Today, I will trot downtown (six stores, all of which I can see from my front step) and post an ad for the most hyper-active, overly energized ten year old boy this town has to offer. For payment I am prepared to offer something in the range of “whatever it takes.” Plus, he can have all the sticks he wants off my property to take home and use as spears.

Cheers to all and will write again next week,

Anne

If you’re in central Saskatchewan, please come and see me at any of the following church services:

Sunday, July 11 Beechy United Church
Sunday, July 18 Birsay United Church
Sunday, July 25 Lucky Lake United Church

All services start at 10 AM.

June 24, 2010

The long-promised, though not-very-good ordination photo.

Filed under: Uncategorized — Anne Hines @ 7:03 pm

Technology is not our friend. Or: Gin and tonic… the new breakfast food.

Filed under: Uncategorized — Anne Hines @ 11:01 am

First up, Liz and I leave tomorrow morning at 6 AM to start our drive to Lucky Lake. I am not sure why we have to leave at 6 AM. I mean, if we want to keep from getting stuck in traffic on Hwy 401, we have to leave… well, never.

There’s something about a road trip though, that requires one to leave early. The first coffee of the day cradled in the car cup holder, the sun still low enough in the sky that the day seems new and fresh and full of possibility. The houses you pass quiet, most still dark. The rest of the world asleep. But you, you are beginning an adventure.

I am wildly excited. I turned a corner in the past week, suddenly finding that I’m done with whining about what I am leaving behind and, instead, am eager to explore and embrace what lies ahead.

But that’s tomorrow.

Today, I am musing about that old adage, “If you want something done right, find someone a whole lot more competent than you are to do it” … it’s something like that.

In my last few posts I have promised that soon, very soon, really, really soon, almost immediately in fact, this time I really mean it, no, I do… I would put up shots from my ordination ceremony. Posting photos seems like a perfect way to reach out to my friends who want to share in this special event, be able to see the culmination of my many years of study and training or who are refusing to believe it happened without visible proof.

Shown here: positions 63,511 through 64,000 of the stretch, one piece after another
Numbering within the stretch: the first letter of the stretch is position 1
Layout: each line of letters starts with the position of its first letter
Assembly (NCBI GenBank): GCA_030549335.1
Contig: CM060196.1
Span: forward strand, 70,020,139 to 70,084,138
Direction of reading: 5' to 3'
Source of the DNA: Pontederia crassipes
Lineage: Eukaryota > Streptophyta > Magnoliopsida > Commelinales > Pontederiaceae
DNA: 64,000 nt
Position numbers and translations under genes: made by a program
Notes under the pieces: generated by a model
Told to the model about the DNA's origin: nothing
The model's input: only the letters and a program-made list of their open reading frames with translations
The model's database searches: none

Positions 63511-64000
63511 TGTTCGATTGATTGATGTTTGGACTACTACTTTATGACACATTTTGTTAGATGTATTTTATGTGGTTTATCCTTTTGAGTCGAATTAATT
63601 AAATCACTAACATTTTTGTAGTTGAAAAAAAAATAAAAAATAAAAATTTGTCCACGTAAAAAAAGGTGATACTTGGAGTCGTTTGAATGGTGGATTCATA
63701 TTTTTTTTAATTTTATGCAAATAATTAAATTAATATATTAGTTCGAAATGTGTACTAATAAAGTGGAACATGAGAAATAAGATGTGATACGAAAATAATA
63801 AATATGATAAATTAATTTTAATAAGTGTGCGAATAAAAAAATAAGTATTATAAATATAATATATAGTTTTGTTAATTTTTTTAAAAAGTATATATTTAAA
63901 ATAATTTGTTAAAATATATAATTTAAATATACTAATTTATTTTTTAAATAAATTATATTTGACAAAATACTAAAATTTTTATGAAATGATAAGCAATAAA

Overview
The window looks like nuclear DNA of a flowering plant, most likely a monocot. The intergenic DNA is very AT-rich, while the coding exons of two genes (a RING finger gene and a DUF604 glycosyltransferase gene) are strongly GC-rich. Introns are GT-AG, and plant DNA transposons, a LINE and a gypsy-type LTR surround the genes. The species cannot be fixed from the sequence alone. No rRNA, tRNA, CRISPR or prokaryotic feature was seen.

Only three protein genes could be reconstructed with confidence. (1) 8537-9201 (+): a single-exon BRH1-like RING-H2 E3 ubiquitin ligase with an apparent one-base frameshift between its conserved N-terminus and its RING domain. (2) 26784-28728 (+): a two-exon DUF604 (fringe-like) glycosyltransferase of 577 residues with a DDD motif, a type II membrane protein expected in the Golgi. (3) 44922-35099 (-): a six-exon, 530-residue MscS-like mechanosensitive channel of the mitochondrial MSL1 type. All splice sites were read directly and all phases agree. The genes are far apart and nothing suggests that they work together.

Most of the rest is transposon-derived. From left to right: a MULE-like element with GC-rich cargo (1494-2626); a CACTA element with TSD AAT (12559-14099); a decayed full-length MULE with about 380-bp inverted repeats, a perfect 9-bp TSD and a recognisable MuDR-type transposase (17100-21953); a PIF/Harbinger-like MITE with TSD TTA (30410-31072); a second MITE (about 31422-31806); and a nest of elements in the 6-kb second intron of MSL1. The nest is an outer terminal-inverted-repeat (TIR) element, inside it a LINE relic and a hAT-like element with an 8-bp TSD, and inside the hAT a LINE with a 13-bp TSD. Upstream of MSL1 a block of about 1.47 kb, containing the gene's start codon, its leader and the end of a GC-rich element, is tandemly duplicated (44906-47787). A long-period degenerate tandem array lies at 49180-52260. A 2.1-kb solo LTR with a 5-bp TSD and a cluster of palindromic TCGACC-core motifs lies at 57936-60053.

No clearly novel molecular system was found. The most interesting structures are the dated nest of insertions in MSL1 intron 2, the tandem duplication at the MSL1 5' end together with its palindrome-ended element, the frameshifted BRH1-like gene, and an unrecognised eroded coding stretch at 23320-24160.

My problem is… well, where do I start, really? My problem is that I’m worried that, in my new parish in rural SK, if I pass out because my lungs are unused to fresh air, will my congregants be prepared to rush me to a medical centre so someone can administer smog? My problem is that we’re leaving in less than 24 hours and I still haven’t put together my emergency kit, nor do I know if I have time to get to Starbucks to get what I need for it. My problem is that I already suspect I might love Saskatchewan so much I may not want to come back. But, I know my friends and family will come to me. Several people have already made plans. So far, no one has booked a visit between January and the end of April, but I’m sure those dates will go fast. So, if you’re a relative and reading this, reserve soon or you might find it’s mid-February and you’re not getting to vacation in middle of Saskatchewan. Do you really want to have to deal with that kind of disappointment?

However, my photo-posting-and-why-that-hasn’t-happened-yet problem is that I still haven’t learned how to download from my camera. I am sorry for this. After all, a promise is a promise. If we don’t have trust we have nothing. Which means that at the moment, gentle blog readers, you and I have nothing. I am hoping to change that. For sure. This time I mean it.

I do know that the first step is to get my camera and my computer talking to each other but frankly, I’ve left them alone on several occasions and they seem to have made no progress together whatsoever. This feels very much like all the times I’ve thought of an idea for an article that will write itself, then turned on the computer and been disappointed to find that it hasn’t.

The fact that we can now view our photos on a computer is a wondrous thing. And to do this, all I have to do is figure out what software program is compatible with my digital camera, find the right place on the manufacturer web site, download a program, find it’s the wrong program, download another program, find it’s also the wrong program (but that I now have access to Tetras is eighty seven different foreign languages), call technical support, find that the wait time is 127 gazillion minutes due to an unexpected number of calls requiring them to need more than one operator who is currently off getting a latte, try downloading another program, find I can no longer locate my e-mail account but now have a lovely “Sony Cyberspace” icon on my screen, click on that and the whole thing shuts down. Finally call my daughter to come over and fix it all and wonder if 9:52 in the morning is just too early to start drinking. In the olden days, I would have had to take a film to the drugstore and hand it to someone.